(6:13) Basically, you want to keep an eye on your device to make sure it's working correctly. This can be rudimentary, like having a patient come into the office to physically get their implant checked out, to more modern options, like giving a doctor the ability to remotely diagnose any issues.
(6:27) But what if you didn't need an external device at all? That's the promise of smart tattoos.
(6:32) Researchers are learning how to put flexible electronic sensors into temporary tattoos that would be able to withstand all the twists and bends of daily life.
(6:40) These sensors, which are thinner than the hairs on your head, could monitor the electrical signals produced by the body, allowing the patient to monitor heart conditions.
(6:47) Or for those with diabetes, the tattoos could measure blood glucose levels in real-time. The results could appear as a changing colour right there on the skin.
(6:55) Tiny tech like this is just the beginning. Devices that use micro-electro-mechanical systems or MEMs are the future for active-implantable drug-delivery systems.
(7:04) MEMs enable delivery systems on the micrometre scale, which doesn't just make things more compact, but also allows them to accomplish tasks that wouldn't be possible at the macroscopic level.
(7:13) You've probably had your blood pressure checked by one of those inflatable cuffs that they put around your arm. That may work for a simple check-up, but measuring someone's blood pressure in that way isn't always easy, especially for people in intensive care.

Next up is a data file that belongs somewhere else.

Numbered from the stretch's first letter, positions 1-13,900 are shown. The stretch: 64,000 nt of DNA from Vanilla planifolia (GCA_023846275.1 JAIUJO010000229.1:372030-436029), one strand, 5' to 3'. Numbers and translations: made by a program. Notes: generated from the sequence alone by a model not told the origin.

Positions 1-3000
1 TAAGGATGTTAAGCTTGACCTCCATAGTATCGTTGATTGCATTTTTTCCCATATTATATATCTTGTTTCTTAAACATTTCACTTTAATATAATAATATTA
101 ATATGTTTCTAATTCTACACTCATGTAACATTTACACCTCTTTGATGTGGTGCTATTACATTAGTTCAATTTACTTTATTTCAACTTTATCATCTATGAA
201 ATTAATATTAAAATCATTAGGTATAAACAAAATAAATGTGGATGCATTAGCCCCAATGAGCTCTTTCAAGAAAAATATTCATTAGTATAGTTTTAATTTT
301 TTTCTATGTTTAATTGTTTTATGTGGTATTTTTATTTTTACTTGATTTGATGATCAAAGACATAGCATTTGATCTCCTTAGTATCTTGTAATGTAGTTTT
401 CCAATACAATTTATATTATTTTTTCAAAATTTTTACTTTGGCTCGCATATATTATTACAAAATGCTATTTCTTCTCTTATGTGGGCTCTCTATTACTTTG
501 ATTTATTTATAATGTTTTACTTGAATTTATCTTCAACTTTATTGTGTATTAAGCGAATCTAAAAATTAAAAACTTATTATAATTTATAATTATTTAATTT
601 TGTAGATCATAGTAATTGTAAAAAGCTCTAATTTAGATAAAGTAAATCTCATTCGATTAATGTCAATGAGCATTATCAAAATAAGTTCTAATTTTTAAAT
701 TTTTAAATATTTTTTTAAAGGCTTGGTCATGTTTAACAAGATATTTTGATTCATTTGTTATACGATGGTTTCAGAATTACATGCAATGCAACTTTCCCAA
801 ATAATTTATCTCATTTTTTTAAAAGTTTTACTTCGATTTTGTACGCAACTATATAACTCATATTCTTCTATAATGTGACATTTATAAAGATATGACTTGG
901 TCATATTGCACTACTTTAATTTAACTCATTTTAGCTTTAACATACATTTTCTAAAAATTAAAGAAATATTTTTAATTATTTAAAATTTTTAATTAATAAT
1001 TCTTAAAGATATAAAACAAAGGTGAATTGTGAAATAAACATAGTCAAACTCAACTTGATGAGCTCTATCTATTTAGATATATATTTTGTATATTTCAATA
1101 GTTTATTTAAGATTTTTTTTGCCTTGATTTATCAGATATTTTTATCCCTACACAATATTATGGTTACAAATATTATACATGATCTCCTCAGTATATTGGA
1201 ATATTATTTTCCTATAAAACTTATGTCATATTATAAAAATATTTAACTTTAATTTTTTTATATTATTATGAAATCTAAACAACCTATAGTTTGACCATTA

(7:25) That's where MEMs come in. A new MEMs sensor can monitor blood pressure directly through the IV line, enabling continuous measurement and removing the need for daily calibration and sterilization.
(7:36) And soon, with MEMs, the idea of tiny robots inside your body could escape science fiction and make its way into real life.
(7:43) One day, they may not only deliver drugs, but help repair DNA, and even restore sight to the blind.
(7:49) Once you've sorted all the problems with getting a biodevice working when inside someone, there's just one issue left, how do you get it out?
(7:56) Some patients might need the device for the rest of their lives, but for everyone else, it's usually a surgical procedure to take it out.
(8:02) Well, it's a surgical procedure for now. Researchers have focused on developing metallic materials made from elements like magnesium, zinc and iron that are also biodegradable.
(8:12) These materials could be invaluable in the electronics of a temporary biodevice. They'd have the same properties as the devices made today, but once their job is done, they would just disappear into the body.
(8:23) With applications like these, the potential for biodevices is nearly unlimited. But it's going to take the work of dedicated engineers to continue to bring those ideas to life.

 Summary (8:33)

(8:33) Today we talked about biodevices and the part they play in the healthcare world. We focused on implantable biodevices and all the challenges they face, including biocompatibility, power and connectivity, packaging, structural design, delivery systems and device management.
(8:51) Finally, we saw some of the latest research, like smart tattoos and just what the future of biodevices might hold.
(8:55) I'll see you next time when we'll talk about genetic engineering.

 Credits (8:58)

(9:08) Crash Course Engineering is produced in association with PBS Digital Studios.
(9:12) Wanna keep learning? Check out the Art Assignment, where host Sarah Urist Green, highlights works, artists, and the movements throughout art history and travels the world exploring local galleries and installations.
(9:23) Crash Course is a Complexly production and this episode was filmed in the Doctor Cheryl C. Kinney Studio.
(9:28) With the help of these wonderful people. And our amazing graphics team is, Thought Café.